ABOUT THESE REVIEWS
Here, for your edification and/or irritation, are my capsule reviews of
the 1996 films I've seen to date. These began in mid-1995 as ludicrously
brief analysis-free opinions, but have steadily lengthened over the
course of the past several months, jumping from an average of 75-100
words to an average of 300-400. The analysis quotient has risen
concurrently, to the point where these reviews now might conceivably be
of interest to people who don't happen to be close personal friends of
mine. I wish that I had time to write proper reviews and really tackle
things in detail, but, sadly, I don't. (However, I did write longer
reviews of Exotica and Kiss of Death, if you're interested.)
In addition to my brief comments, I have given each film a rating, using
the four-star rating system popularized by Leonard Maltin's Movie and
Video Guide. These ratings are not intended to indicate how "good"
or "bad" a particular film is; rather, they indicate how much I
personally liked or disliked it. As a general rule, I only see films
that are well-received by professional critics, so almost every film
reviewed here is admired by a lot of other people, regardless of what I
thought. Just because I don't like a film doesn't mean that I don't
The key to my ratings is as follows:
**** I loved it. I want to own it on laserdisc and watch it repeatedly.
***1/2 I liked it very much, and would happily see it again.
*** I liked it, either mildly or with some major reservations.
**1/2 I wanted to like it, and liked some aspects of it, but it didn't
really work for me overall.
** I didn't really like it, but it wasn't painful to sit through.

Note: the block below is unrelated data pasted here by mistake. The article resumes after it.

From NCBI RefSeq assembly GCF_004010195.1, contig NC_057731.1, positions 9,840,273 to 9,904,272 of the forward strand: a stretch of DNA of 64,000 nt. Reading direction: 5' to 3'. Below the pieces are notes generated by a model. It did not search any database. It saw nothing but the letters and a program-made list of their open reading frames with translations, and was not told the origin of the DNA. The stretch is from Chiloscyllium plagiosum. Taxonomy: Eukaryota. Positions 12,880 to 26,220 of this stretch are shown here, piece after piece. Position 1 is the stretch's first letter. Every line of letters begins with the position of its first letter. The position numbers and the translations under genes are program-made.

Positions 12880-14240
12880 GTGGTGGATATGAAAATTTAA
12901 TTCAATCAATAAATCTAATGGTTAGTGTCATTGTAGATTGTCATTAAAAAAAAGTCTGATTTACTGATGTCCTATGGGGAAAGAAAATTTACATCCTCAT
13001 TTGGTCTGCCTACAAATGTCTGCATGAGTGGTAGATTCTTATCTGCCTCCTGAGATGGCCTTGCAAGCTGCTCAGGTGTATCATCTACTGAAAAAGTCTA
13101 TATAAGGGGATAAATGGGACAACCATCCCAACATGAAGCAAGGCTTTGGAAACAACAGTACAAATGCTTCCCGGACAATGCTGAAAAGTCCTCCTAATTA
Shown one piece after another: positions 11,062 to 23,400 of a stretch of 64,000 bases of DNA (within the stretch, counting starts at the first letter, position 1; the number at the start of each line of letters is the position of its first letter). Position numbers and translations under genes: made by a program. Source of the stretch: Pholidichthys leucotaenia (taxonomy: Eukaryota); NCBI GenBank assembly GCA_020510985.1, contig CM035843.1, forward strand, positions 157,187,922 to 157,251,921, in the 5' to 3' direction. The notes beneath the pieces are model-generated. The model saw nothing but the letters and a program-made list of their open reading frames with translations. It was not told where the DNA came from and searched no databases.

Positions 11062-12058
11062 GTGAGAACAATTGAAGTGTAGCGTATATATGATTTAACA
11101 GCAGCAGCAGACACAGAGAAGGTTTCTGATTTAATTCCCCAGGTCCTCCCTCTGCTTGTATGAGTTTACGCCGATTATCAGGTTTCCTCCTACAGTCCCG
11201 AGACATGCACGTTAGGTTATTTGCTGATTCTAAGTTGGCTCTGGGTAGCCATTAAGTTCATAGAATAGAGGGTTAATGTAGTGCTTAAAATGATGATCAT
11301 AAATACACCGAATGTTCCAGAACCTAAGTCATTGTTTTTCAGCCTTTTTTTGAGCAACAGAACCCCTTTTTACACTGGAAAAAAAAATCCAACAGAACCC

*1/2 It was painful to sit through.
* I seriously considered walking out before it ended.
zero I walked out before it ended.
Four-star ratings are pretty rare; in 1995, I allotted four stars to only
three films, out of 123 seen. (For the record, those films were
Exotica, Se7en, and Toy Story; I would probably
retroactively upgrade the ratings for Safe and Wild Reeds
from 3.5 to 4.0, after seeing them again.) The vast majority of my
ratings are in the two-to-three-star range, with 2.5 being the most
common. Because I tend to skip films that are lambasted by professional
critics, ratings below two stars are also rare; a 1.5 will often mean not
that a film is bad, but merely that its narrative is sketchy or
nonexistent, as my disdain for non-narrative film remains my major
aesthetic blind spot. The "zero" rating has only been given once in my
entire moviegoing life, to a 1988 adaptation of Isaac Asimov's short
story "Nightfall," called, appropriately, Nightfall. I left after
five minutes and snuck into another theater to see Midnight Run
for the third time. Yes, it was that bad.
New reviews will be added regularly; I generally see one to two new films
each week, and I frequently see advance screenings through NYU.